721ypi.gif
The other component of this that is important is timing! Since we are looking at potentially hundreds of thousands of test points, the time for each point is critical. I spent some time working on threading the data capture portion of each sequence, since capturing data sequentially takes a long time! Here's an example of 5 test points without threading:

img


And here's the same test points, with threading:

img


Since these tests, the cycle time has increased since I'm capturing more data with the oscilloscope (10k to ~100k-1M samples), but this is a huge improvement nonetheless.

What's next?

Once I have the oscilloscope sampling updated, next step will be to add the encoder feedback! This will be the most reliable way to determine when the motor has stalled. Then, I want to work some more on data processing. With even the current setup, so much data is being generated that having graphs auto generated per data point (oscilloscope plots) as well as summaries per motor (current/power vs. speed and voltage) will be critical to save time. At that point, I'll likely try and do some bigger test sweeps and present the data I have!

The final big piece is still the BLDC torque conttrol--that will be another big effort :) but that's for another day.
 

bbro44

Member
That’s super impressive! It’s been interesting to see more testing like this pop up in the community recently. Is there a list of the motors you’re going to test anywhere?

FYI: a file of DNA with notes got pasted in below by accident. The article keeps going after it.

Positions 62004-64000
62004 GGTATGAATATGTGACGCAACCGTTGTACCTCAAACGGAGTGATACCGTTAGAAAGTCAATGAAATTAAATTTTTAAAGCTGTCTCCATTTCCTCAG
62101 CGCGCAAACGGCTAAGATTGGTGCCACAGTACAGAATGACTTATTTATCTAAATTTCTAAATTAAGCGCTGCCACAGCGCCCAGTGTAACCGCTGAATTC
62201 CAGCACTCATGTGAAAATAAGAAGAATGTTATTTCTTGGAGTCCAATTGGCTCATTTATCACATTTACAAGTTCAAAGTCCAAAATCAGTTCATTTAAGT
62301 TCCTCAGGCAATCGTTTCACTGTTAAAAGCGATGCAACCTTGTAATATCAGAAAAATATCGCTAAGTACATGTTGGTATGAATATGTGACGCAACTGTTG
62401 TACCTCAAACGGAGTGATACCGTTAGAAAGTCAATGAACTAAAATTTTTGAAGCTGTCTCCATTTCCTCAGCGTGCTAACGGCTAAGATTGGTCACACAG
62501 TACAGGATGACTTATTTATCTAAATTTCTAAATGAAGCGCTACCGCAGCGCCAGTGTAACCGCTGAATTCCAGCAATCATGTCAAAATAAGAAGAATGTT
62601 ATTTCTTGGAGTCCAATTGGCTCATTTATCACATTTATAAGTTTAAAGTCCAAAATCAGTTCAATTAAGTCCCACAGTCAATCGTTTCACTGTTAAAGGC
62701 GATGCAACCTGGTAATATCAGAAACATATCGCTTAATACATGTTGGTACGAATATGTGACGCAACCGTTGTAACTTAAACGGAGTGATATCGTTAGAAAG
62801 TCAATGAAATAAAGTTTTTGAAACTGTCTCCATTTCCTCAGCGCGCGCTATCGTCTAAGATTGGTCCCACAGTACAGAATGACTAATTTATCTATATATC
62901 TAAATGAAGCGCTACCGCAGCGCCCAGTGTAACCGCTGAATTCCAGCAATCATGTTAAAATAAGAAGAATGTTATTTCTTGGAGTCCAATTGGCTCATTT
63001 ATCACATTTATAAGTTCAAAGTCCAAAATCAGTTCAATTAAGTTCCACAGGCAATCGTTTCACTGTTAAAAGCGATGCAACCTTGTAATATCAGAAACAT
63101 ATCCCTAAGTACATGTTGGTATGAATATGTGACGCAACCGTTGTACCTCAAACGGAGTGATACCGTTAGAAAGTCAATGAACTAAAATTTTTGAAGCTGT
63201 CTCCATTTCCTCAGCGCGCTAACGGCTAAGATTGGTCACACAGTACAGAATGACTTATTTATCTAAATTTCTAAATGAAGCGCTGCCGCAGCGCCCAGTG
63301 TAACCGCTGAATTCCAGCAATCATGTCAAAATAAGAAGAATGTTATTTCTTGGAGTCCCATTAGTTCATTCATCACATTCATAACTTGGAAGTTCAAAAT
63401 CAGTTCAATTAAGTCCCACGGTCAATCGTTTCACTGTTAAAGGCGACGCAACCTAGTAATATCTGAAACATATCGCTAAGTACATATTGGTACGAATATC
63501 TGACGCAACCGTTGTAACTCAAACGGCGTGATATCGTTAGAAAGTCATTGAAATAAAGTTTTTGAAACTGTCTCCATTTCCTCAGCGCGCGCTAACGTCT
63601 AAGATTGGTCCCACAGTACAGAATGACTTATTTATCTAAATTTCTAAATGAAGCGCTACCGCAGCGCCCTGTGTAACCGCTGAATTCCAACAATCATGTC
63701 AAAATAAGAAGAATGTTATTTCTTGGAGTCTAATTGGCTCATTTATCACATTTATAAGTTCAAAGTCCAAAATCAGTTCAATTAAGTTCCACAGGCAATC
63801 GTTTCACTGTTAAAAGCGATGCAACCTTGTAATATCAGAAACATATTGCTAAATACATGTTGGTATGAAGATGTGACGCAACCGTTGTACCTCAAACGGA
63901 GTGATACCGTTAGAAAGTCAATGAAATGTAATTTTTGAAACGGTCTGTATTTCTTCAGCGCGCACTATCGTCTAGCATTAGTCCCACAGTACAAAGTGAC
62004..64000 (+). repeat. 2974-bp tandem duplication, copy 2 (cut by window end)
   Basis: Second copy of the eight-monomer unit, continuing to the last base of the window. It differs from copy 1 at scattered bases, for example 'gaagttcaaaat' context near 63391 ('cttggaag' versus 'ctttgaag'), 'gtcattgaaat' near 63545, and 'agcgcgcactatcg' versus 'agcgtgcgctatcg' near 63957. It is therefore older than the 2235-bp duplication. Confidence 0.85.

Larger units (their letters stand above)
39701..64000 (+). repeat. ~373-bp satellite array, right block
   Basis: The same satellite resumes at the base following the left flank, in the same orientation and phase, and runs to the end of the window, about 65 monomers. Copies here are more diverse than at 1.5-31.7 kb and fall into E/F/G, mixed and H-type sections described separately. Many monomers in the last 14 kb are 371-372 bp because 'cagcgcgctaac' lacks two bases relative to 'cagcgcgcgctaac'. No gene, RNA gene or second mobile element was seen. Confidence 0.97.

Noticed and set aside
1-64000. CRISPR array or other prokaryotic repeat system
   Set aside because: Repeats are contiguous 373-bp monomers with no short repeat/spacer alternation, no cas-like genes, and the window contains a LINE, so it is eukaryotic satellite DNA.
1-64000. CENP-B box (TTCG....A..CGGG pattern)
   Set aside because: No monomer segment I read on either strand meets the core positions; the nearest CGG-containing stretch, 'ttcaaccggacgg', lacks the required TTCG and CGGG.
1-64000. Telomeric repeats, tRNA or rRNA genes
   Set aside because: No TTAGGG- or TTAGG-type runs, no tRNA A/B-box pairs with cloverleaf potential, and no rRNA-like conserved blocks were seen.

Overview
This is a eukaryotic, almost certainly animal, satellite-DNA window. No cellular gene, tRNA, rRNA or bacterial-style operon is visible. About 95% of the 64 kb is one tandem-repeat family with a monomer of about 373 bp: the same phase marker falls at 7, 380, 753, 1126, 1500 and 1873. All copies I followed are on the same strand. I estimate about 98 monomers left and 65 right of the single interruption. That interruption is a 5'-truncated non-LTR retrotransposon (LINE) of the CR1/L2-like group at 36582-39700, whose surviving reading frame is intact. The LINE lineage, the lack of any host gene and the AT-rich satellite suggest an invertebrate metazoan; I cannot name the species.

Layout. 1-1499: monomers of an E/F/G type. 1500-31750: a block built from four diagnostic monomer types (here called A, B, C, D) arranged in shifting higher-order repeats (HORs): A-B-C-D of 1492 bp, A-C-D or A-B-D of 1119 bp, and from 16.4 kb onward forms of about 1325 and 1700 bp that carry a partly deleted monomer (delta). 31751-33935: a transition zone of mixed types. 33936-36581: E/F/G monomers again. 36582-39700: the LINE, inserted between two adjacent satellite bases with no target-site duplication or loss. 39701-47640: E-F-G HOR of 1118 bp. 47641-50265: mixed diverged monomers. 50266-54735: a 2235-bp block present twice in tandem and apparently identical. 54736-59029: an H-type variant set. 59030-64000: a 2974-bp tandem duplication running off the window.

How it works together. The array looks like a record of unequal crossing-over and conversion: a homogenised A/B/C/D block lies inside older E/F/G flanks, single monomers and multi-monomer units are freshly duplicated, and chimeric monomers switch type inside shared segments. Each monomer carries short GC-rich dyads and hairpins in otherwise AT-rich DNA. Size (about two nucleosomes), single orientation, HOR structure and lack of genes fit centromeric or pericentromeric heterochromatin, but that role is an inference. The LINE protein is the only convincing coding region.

eddie

Member
Staff member
Voron Owner
That’s super impressive! It’s been interesting to see more testing like this pop up in the community recently. Is there a list of the motors you’re going to test anywhere?
that's a great question! I have a lot of motors in my bin, maybe 20-30 different models. I'll have to compile a list!
 

eddie

Member
Staff member
Voron Owner
Another quick update today on some progress!

First off, I have a basic function now that reads through the printer config file, finds the line that defines the micro steps for the motor, and then updates the micro steps to the desired setting. I haven't included this in the loop functions yet, but I hope to soon! My current set of tests (24, 36, 48V), (0.6, 0.8, 1.0, 1.2, 1.4A), (Speeds in 25mm/s increments until stall) takes around 90 minutes to complete. I think I may do something like (2, 4, 16, 128) micro stepping, and maybe add in a 12V data point, which would push it to probably 10-11 hours or so.

The tricky part is to figure out how best to present all this data! I really like the gifs for showing how the waveform changes with speed, but for each speed there are a LOT of different waveforms! I'm considering maybe making a "4" graph image, with 4 different micro stepping waveforms plotted in a gif at once, but I haven't quite decided on that. I've started transferring gif creation to the Pi, but if I try to create a gif from 500 images the Pi has RAM issues, so I may have to work on breaking up the gifs and merging them.